Saturday, January 18, 2014
Finding the Road Back Begins With Taking Steps
I slipped on my old Reeboks, not the new ones that are still decent to wear out, the grungy ones with the soles coming off; dug my handmade fingerless gloves out of the storage bench; grabbed a toboggan someone gave my husband when he worked at the golf course; put Pa Booker's old orange windbreaker on over my sweatshirt and stepped out the door.
It doesn't take a lot to make dogs happy.
As soon as I got the shoes and windbreaker out, my little house dogs knew there was a walk in the works, although they could only hope they would be included. Their hopes were a bit dampened when I went out the door without them, but their turn eventually came.
My yard dogs, Rebel and Macy, were over the moon immediately. They are used to traveling up and down our long, dead end road with me a couple of times a morning. Lately, however, they've had to make the rounds of the neighbors' houses on their own. And while they've been free to pursue the neighbor's cats and bits of old deer carcasses without me, they've missed the companionship of our walks.
Following through on the promise I made myself earlier in the morning, I pulled out leashes and rounded up dogs until everyone who was seriously interested in a walk had enjoyed one. One group of three larger dogs making a brisk trip down the road and one group of seven small ones wandering at a more leisurely pace. Rebel and Macy were on my heels both times, which is where they've longed to be for five long weeks.
It was a welcome return to a once daily routine that I let slip in early December when I came down with my first cold of the season. I was still in cold recovery mode when Ethan died -- in fact I had stayed home from church that morning because it was such miserable weather and I felt so bad.
Although walking with dogs had been a combination of meditation, therapy, and cardio exercise for years, it fell from my routine as easily as cold rain falls from a heavy winter cloud. It was as hard to pick back up as that same drop of rain would be if one were trying to recover it.
I'd made a few attempts at walking the last few weeks, but only with the bigger dogs who were more eager to get out and move. Each time I would start out with the plan to walk the little dogs as well, but I'd decide I was too cold, or just not in the mood.
Yesterday, however, I followed through. The rhythm of our strides felt good and familiar to my bones, even when I was juggling a few less than cooperative little dogs. The climb up the steep grade at the end of the road, which I normally don't notice, was a stern reminder of how I had neglected my routine as I could feel the burn in my legs. The chill of the weak January sun was still a welcome light to my soul, just as the arch of the cloudless blue heavens spoke to me of depths I cannot imagine.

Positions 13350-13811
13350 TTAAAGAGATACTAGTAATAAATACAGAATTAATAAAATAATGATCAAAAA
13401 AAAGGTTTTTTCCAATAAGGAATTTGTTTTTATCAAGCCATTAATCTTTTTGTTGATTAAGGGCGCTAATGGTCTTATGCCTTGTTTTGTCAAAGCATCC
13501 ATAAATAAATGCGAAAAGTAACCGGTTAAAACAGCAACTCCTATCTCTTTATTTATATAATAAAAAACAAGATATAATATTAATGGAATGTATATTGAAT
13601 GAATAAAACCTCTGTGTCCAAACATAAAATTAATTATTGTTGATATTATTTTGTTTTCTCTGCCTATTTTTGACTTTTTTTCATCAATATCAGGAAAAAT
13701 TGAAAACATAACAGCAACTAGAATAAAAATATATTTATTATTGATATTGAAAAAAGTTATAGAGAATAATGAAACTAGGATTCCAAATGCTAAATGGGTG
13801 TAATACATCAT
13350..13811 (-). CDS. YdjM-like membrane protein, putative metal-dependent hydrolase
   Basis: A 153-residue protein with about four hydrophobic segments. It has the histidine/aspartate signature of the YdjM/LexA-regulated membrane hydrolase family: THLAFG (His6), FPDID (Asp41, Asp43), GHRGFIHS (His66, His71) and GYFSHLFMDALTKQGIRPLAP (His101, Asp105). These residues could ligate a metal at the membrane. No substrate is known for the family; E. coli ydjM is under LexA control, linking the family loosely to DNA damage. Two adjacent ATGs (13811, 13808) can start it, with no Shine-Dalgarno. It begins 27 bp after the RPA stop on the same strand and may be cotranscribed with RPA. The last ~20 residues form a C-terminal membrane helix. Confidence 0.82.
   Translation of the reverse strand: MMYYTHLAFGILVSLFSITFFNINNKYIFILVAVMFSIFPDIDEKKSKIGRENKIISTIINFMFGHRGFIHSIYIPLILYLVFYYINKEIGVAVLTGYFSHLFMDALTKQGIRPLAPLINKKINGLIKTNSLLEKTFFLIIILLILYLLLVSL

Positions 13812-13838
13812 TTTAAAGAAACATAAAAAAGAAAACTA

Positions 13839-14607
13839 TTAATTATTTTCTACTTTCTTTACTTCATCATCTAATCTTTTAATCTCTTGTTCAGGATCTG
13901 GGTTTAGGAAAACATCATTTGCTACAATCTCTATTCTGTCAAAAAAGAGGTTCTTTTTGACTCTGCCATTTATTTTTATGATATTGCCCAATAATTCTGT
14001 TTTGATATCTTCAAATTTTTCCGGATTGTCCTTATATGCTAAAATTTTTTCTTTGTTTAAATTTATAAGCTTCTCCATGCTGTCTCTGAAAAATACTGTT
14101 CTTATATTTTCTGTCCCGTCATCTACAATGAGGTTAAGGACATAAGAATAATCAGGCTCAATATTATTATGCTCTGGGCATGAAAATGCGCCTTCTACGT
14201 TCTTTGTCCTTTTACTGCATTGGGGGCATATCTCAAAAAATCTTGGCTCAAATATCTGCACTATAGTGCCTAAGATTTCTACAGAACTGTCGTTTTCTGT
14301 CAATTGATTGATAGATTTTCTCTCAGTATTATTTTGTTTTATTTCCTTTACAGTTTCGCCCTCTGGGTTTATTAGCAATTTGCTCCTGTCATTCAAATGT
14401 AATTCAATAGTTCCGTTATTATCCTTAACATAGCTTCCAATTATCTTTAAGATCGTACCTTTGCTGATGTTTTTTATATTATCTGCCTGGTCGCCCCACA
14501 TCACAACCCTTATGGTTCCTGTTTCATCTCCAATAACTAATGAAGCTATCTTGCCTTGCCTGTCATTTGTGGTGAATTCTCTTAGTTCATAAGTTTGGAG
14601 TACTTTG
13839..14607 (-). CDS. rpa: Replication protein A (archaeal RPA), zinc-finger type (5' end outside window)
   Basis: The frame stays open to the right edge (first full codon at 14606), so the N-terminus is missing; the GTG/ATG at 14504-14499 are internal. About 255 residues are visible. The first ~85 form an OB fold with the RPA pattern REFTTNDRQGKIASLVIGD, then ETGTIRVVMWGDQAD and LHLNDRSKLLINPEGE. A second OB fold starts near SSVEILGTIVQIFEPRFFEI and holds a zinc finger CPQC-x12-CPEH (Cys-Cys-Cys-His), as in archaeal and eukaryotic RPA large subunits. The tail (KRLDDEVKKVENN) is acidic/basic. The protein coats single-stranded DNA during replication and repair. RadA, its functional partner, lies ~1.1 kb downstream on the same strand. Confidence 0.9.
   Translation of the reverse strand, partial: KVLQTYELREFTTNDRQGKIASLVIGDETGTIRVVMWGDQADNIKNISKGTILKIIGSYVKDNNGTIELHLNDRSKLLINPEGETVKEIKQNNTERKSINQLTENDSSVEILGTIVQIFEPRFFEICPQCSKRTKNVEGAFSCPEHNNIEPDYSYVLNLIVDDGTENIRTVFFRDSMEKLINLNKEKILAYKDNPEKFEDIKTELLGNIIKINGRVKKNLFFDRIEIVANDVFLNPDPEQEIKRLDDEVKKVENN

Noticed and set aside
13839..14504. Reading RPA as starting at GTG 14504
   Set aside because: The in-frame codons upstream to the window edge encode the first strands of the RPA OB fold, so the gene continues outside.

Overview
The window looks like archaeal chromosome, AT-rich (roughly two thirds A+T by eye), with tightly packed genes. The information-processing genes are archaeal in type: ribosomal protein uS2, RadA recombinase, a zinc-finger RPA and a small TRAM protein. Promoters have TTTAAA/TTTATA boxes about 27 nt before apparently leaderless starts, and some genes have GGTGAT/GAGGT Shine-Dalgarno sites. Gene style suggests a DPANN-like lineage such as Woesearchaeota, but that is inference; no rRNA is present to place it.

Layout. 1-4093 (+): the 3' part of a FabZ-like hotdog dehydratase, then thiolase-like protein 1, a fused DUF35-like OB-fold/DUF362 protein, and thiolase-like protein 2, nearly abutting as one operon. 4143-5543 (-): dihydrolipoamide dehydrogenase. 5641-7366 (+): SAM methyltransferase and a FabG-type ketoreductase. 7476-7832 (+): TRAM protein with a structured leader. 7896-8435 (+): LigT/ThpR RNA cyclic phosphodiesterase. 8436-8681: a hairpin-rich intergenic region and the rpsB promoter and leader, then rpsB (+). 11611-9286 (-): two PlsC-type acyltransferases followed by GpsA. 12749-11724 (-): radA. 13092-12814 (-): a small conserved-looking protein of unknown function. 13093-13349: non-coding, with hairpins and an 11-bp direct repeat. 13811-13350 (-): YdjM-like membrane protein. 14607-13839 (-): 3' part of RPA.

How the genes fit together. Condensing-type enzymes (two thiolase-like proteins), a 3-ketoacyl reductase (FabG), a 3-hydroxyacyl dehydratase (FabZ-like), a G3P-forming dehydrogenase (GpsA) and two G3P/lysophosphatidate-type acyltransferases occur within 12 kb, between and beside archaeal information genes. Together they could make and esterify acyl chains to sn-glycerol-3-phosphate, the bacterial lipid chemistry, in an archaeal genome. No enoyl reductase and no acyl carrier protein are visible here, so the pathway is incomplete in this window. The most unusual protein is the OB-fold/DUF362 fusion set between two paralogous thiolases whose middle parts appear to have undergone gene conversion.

When I finished the walk, I jumped into day 17 of the 30-day challenge hanging on my refrigerator. I was glad to see those muscles hadn't suffered the same fate as my underused walking legs, although I did have to go for two sets instead of doing them all at once.
No, I didn't book a salon appointment, or get my nails done (any of them), but I ended the day feeling victorious over a lot of the apathy that has consumed me for the last month.
The old routines felt like what they were, familiar old habits that help keep me centered and make me feel alive. They were things I need to do to be true to myself. They won't take the place of what I lost, but giving them up will only make me feel worse not better, and there is no need to punish myself or avoid the simple things that bring me joy.
Perhaps, in time, the morning walks will again be a comfortable communion with God and the world around me. I'll pick up the conversation again on more friendly terms, instead of the brokenhearted discourse I've lately shared. Perhaps as well as peace, I'll find some of the answers I seek in the quiet broken only by footfalls on asphalt and the jingle of a dog's tags.
At least I know I'll begin to find myself again.